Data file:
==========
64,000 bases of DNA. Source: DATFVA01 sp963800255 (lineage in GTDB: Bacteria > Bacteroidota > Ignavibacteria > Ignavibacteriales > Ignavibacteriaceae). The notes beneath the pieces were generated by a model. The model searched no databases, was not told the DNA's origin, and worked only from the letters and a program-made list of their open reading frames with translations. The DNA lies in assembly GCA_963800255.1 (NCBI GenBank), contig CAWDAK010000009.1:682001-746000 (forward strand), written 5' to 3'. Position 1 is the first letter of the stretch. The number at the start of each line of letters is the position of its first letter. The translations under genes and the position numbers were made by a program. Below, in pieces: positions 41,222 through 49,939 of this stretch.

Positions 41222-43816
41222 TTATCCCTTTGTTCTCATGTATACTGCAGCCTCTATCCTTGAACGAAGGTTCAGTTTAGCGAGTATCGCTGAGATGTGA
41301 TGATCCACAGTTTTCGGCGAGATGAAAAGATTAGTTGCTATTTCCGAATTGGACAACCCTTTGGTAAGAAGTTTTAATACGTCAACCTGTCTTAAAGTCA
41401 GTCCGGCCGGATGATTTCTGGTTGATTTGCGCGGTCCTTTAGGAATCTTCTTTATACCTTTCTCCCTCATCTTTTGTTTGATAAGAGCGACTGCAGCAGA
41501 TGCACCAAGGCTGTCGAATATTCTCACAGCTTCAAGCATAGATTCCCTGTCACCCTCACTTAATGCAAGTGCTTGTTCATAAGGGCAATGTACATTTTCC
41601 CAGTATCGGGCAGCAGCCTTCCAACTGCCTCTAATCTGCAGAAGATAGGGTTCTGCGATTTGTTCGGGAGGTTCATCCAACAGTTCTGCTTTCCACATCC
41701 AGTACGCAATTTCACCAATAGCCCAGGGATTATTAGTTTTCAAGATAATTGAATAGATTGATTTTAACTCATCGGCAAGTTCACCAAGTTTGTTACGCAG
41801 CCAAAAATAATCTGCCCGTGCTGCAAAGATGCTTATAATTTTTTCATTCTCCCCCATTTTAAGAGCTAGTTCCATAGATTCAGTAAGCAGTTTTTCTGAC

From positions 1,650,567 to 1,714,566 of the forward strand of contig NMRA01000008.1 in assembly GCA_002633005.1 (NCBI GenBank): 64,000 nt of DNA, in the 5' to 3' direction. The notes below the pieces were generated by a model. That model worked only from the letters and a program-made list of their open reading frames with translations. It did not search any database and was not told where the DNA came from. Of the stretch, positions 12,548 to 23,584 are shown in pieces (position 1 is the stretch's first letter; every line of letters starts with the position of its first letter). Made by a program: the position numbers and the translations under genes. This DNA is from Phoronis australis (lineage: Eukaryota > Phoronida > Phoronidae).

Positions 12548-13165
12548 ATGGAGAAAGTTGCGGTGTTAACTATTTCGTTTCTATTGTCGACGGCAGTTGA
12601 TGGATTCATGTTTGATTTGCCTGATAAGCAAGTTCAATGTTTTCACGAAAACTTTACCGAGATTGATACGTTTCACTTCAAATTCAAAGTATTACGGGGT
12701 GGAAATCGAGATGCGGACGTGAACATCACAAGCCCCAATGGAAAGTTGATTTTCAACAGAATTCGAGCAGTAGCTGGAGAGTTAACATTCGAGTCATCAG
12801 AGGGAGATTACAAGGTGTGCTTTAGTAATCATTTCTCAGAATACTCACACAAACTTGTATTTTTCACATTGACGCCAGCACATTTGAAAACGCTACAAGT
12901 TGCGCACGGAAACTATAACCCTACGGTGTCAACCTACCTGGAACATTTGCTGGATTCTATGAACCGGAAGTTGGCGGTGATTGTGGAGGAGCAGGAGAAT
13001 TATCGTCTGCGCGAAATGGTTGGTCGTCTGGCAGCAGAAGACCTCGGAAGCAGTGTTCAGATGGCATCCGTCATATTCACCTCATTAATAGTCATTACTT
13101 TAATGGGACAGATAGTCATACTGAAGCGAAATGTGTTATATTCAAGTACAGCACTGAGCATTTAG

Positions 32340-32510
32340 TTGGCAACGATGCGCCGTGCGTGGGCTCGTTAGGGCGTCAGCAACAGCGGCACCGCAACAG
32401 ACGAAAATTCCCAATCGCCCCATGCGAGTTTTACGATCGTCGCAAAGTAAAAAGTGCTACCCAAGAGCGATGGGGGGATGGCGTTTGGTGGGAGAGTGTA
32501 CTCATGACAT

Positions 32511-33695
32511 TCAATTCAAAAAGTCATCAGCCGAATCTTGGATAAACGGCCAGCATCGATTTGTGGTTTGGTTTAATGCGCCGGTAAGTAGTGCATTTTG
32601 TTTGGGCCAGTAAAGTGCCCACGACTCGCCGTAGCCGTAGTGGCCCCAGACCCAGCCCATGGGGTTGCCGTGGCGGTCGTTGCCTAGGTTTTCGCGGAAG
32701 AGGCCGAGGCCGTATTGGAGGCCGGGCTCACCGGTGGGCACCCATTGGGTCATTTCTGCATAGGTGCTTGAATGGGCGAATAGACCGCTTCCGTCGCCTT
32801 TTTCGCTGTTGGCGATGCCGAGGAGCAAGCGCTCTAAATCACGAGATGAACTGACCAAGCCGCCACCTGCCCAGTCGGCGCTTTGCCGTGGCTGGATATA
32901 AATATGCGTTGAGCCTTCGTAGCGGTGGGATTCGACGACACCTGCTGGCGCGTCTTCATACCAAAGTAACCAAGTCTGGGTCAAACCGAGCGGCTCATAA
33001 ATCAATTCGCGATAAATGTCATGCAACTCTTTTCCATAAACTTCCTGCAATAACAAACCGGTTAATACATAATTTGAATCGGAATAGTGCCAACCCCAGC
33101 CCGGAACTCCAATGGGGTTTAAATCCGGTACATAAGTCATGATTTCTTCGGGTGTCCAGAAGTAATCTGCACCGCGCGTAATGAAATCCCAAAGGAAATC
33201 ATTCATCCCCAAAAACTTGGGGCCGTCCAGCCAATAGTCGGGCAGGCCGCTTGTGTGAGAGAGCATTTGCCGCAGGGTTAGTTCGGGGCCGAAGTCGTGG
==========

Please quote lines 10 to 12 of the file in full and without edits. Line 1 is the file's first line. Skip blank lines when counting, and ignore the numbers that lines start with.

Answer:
From positions 1,650,567 to 1,714,566 of the forward strand of contig NMRA01000008.1 in assembly GCA_002633005.1 (NCBI GenBank): 64,000 nt of DNA, in the 5' to 3' direction. The notes below the pieces were generated by a model. That model worked only from the letters and a program-made list of their open reading frames with translations. It did not search any database and was not told where the DNA came from. Of the stretch, positions 12,548 to 23,584 are shown in pieces (position 1 is the stretch's first letter; every line of letters starts with the position of its first letter). Made by a program: the position numbers and the translations under genes. This DNA is from Phoronis australis (lineage: Eukaryota > Phoronida > Phoronidae).

Positions 12548-13165
12548 ATGGAGAAAGTTGCGGTGTTAACTATTTCGTTTCTATTGTCGACGGCAGTTGA